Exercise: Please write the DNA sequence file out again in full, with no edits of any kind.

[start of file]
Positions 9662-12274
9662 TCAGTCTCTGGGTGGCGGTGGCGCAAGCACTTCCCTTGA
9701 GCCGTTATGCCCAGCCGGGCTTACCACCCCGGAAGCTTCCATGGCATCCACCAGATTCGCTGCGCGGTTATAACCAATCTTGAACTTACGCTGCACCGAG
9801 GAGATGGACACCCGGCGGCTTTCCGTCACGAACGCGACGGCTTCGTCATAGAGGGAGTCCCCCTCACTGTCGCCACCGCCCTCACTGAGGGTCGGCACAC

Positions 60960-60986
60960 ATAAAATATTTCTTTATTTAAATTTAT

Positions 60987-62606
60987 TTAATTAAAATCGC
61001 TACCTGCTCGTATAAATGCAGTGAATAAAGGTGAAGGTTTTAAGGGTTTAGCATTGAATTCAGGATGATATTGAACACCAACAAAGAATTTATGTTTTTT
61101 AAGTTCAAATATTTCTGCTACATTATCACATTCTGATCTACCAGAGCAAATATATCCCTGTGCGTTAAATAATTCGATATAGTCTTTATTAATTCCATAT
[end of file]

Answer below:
Positions 9662-12274
9662 TCAGTCTCTGGGTGGCGGTGGCGCAAGCACTTCCCTTGA
9701 GCCGTTATGCCCAGCCGGGCTTACCACCCCGGAAGCTTCCATGGCATCCACCAGATTCGCTGCGCGGTTATAACCAATCTTGAACTTACGCTGCACCGAG
9801 GAGATGGACACCCGGCGGCTTTCCGTCACGAACGCGACGGCTTCGTCATAGAGGGAGTCCCCCTCACTGTCGCCACCGCCCTCACTGAGGGTCGGCACAC

Positions 60960-60986
60960 ATAAAATATTTCTTTATTTAAATTTAT

Positions 60987-62606
60987 TTAATTAAAATCGC
61001 TACCTGCTCGTATAAATGCAGTGAATAAAGGTGAAGGTTTTAAGGGTTTAGCATTGAATTCAGGATGATATTGAACACCAACAAAGAATTTATGTTTTTT
61101 AAGTTCAAATATTTCTGCTACATTATCACATTCTGATCTACCAGAGCAAATATATCCCTGTGCGTTAAATAATTCGATATAGTCTTTATTAATTCCATAT